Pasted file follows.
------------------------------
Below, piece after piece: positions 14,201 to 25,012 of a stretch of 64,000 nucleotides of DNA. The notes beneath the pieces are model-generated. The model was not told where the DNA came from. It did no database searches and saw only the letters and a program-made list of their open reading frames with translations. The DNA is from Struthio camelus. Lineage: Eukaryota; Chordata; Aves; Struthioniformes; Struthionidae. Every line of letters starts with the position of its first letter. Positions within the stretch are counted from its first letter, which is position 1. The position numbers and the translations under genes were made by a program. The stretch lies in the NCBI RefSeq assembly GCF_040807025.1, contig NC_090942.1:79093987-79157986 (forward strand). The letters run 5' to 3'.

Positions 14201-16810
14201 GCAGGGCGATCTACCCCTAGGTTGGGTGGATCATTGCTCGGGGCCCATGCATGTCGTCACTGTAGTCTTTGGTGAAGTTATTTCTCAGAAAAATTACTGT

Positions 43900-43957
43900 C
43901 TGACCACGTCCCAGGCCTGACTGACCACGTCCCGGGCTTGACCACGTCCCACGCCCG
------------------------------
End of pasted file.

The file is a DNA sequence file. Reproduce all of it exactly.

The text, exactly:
Below, piece after piece: positions 14,201 to 25,012 of a stretch of 64,000 nucleotides of DNA. The notes beneath the pieces are model-generated. The model was not told where the DNA came from. It did no database searches and saw only the letters and a program-made list of their open reading frames with translations. The DNA is from Struthio camelus. Lineage: Eukaryota; Chordata; Aves; Struthioniformes; Struthionidae. Every line of letters starts with the position of its first letter. Positions within the stretch are counted from its first letter, which is position 1. The position numbers and the translations under genes were made by a program. The stretch lies in the NCBI RefSeq assembly GCF_040807025.1, contig NC_090942.1:79093987-79157986 (forward strand). The letters run 5' to 3'.

Positions 14201-16810
14201 GCAGGGCGATCTACCCCTAGGTTGGGTGGATCATTGCTCGGGGCCCATGCATGTCGTCACTGTAGTCTTTGGTGAAGTTATTTCTCAGAAAAATTACTGT

Positions 43900-43957
43900 C
43901 TGACCACGTCCCAGGCCTGACTGACCACGTCCCGGGCTTGACCACGTCCCACGCCCG